Parco del Colosseo

View of the ruins of the Roman Forum from above
View of the Roman Forum from the Palatine Hill

The Colosseum, Forum and Palatine make up this big park in the heart of Rome. The Colosseum will always be hugely popular, but it has limited the number of people allowed inside and you will need to book a time slot in advance to visit.  However, the other sites are wide open spaces allowing you to keep your distance and, if necessary, looks at something else until the crowds move on. Don’t miss the nature trial around the back of the Palatine. There are no famous monuments or tour groups here, but you’ll discover a project to reintroduce the plants that grew here in Roman times.

Appia Antica

An old road with ancient tombs in a green area
Appia Antica

A visit to Appia Antica is the perfect way to spend a Sunday morning. It’s really easy to reach this ancient road from the center by bus, bike or on foot, and well worth the trip. It’s hard to believe you are still in Rome as you travel along ancient cobbles, passing catacombs and tombs, surrounded by nature. Don’t miss the museum inside Porta San Sebastiano (St. Sebastian’s Gate) at the beginning of the road. Entrance is free, but only open in the morning. Inside climb up to the top of the turret for wonderful views across Appia Antica, then go back down and walk out onto the path inside the ancient city walls where Roman soldiers used to patrol.

Park of the Aqueducts

An ancient Roman aqueduct in a park in Rome
Parco degli Acquedotti

If you happen to be near Rome, this park (also known as Parco Degli Acquedotti) is definitely worth the visit! It is particularly unique due to its extensive meadows but also its display of ancient Roman architecture: the aqueducts themselves! The aqueducts at this park, Aqua Felix and Aqua Claudia, originally brought fresh water from the mountains into the city of Rome. I haven’t been to this attraction myself, but some of my best friends went and absolutely loved the area because of its beautiful scenery and historical significance!

Ostia Antica

An ancient road with ruined buildings either side
Ostia Antica

Take the Lido train from Ostiense (Piramide metro) to Ostia Antica, the ancient port of Rome. Walk along the ancient streets, visit the Greek theater, the bath houses and temples of this once wealthy town. The site doesn’t get crowded, and visitors are free to explore the paths and buildings, making it a great place to come with kids too.

Pompeii, Herculaneum and Oplontis

The ancient town of Pompeii covers about 12km, so it’s not hard to keep your distance from other visitors. Consider going in the afternoon when there are fewer tour groups and exploring some of the less populated areas. If you are thinking of popping down for the day from Rome, here’s a short guide on how to get from Rome to Pompeii.

Herculaneum can be a better option to avoid the crowds. The other town that was destroyed by Vesuvius is smaller than Pompeii as much of it remains unexcavated due to the proximity of the modern town, so it gets fewer visitors. Yet, the houses here are grander and better preserved.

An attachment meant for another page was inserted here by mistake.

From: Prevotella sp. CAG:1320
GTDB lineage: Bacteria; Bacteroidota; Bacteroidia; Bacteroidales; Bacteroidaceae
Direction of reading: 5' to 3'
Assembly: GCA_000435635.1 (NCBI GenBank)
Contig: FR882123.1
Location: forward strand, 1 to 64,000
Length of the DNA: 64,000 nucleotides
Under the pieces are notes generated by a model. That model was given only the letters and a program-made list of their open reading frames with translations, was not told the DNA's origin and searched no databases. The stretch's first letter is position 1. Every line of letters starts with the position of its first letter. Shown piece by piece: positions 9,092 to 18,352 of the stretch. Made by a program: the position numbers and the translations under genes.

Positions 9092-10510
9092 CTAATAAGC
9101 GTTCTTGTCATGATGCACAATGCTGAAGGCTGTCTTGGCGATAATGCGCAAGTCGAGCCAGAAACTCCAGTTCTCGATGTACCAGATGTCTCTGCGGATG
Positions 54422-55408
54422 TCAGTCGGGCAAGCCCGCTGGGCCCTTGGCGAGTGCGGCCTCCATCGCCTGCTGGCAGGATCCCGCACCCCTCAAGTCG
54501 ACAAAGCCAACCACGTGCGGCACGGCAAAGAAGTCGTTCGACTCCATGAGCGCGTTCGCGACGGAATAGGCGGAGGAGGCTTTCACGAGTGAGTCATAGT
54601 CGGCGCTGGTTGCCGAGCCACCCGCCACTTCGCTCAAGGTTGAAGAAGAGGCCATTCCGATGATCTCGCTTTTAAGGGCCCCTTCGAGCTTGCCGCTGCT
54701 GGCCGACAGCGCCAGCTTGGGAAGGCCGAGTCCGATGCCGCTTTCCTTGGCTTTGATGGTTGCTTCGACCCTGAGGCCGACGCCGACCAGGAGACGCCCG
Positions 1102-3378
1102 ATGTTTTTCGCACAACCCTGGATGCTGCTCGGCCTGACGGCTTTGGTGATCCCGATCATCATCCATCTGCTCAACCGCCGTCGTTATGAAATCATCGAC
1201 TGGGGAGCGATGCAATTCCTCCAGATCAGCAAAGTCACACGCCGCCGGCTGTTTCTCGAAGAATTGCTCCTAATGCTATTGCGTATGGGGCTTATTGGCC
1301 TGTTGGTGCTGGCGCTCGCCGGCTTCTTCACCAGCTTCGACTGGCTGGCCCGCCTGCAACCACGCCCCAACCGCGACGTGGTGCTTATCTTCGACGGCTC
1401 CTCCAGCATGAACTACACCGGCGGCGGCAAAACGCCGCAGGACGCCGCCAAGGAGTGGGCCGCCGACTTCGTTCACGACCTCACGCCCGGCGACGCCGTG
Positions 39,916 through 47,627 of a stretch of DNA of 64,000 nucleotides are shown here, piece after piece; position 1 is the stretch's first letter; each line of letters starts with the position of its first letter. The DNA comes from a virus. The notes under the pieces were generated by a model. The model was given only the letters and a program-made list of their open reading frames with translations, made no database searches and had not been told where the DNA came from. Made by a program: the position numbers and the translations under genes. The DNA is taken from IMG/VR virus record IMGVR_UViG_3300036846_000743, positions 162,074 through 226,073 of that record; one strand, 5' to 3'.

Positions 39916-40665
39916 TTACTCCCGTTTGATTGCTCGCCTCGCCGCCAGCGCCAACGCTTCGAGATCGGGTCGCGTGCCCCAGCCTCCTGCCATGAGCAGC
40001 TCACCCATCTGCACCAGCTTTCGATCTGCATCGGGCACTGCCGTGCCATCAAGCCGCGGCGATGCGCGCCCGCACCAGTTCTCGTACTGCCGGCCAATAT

detail from a Roman wall painting of a small bird eating some fruit
Detail of a wall painting from Oplontis

If you find the ancient towns are too crowded, head for the Villa of Poppea (the site is known as Oplontis), close to the Torre Annunziata train station. This Imperial Villa was damaged by an earthquake some years before the eruption, so the walls are damaged, but it is worth coming here for the colors. Unlike the other sites where the wall paintings have been removed, here they are mostly intact. It’s fascinating to see the different styles, the bright colors and the quality of the art vary depending on the use of the rooms.

Baia

ancient Roman ruins in Baia, Naples
Ruins of the ancient town of Baia near Naples

Even before the pandemic, you were likely to have the ancient pleasure town of Baia to yourself. Smaller and less well preserved than Pompeii, few people have heard of it, let alone been here. The volcanic activity in the area has changed the sea level leaving half the town under water. Spend an hour or so walking round the upper part of the town – make sure you don’t miss the echo chamber! Inspired by the Pantheon in Rome and easy to miss from outside, you need to make sure you have explored inside every door to find this extraordinary place – then make noise to enjoy the effect!

There are 2 ways to see the underwater ruins: take a glass-bottomed boat tour or, and this is the more entertaining option, head to the local dive center for a unique scuba or snorkeling experience.

Paestum

a Greek temple in the South of Italy
One of the three temples at Paestum

Two hours south of Naples by train, is the town of Paestum. The town was dedicated to the ocean god, Poseidon, and was home to a Greek settlement. Little remains of the town but three spectacular Greek temples, different from anything you will have seen in Rome or Naples. The site is open and nobody will pressure you to leave. Make sure to visit the museum on the other side of the street before you leave. Although it appears quite old and severe, you won’t want to miss the fabulous painted tombs discovered nearby.

What other outdoor activities and locations have you enjoyed in Italy? Let us know your recommendations for socially distanced fun in the comments below.